One travel-fogged night nearly ten years ago, I was on the red-eye from JFK to Shannon and gazed out the window down at the twinkling lights some 35,000 feet below. That glittering land mass beneath me was Halifax, a place I'd never been, but a name I sure liked to say.
For years the place had a strange sort of fascination for me, and whenever life in Da Big Crapple would get too hectic with its rat race pace, life-threatening taxis, and muttering hot dog vendors, I liked to slow down and picture myself in Halifax, what I imagined to be a remote fishing village. There I could pass the days weaving fishing nets, or impressing my friends with some fancy sailor's knots, or doing whatever landlubbers with seafaring hearts do to pass the time.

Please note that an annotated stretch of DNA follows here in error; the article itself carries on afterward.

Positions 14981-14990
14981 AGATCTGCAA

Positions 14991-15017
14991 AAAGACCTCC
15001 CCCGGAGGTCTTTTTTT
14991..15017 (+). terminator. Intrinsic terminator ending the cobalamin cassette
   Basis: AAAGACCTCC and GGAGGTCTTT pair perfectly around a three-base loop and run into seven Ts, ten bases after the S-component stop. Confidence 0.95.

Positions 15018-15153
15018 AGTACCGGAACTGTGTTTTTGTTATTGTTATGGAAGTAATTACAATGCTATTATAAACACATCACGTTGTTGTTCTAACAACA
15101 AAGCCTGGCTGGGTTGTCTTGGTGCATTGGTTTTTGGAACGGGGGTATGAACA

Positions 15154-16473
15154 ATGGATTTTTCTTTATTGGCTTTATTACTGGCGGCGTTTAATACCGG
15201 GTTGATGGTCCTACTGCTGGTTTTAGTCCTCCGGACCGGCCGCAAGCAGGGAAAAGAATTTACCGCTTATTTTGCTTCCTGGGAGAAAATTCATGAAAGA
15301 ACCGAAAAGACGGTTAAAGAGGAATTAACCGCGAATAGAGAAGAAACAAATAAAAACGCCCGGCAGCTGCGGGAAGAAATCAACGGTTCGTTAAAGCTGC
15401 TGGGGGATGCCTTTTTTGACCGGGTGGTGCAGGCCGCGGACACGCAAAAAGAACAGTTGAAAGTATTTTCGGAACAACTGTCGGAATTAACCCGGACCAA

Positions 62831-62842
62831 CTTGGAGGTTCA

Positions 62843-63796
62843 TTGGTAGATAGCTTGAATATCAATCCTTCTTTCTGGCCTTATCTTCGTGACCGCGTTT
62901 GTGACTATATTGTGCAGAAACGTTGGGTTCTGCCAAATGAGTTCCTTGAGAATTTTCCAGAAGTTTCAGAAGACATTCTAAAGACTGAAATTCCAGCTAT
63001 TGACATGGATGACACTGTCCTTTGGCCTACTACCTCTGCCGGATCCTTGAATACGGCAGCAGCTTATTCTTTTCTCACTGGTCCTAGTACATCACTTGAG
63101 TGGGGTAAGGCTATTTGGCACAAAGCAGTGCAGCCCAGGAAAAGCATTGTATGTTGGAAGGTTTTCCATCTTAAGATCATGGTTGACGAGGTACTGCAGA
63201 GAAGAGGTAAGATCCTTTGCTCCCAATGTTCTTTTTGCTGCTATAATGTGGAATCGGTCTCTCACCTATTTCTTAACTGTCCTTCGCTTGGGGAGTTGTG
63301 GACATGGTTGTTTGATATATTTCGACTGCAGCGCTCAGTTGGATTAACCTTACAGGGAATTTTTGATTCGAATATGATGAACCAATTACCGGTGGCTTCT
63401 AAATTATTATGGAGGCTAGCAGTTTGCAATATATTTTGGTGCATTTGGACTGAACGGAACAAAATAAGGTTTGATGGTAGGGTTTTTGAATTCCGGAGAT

The real Halifax, when I finally touched down for the first time last summer, turned out to be a tad more urban than I'd imagined in my fisherperson's fantasies. But still, with its fishing boats and seagull-haunted harbors and yummy salt water taffy, I found plenty in it to make me lose myself in the notion that I could be just like the narrator in the Waterboys' "Fisherman Blues."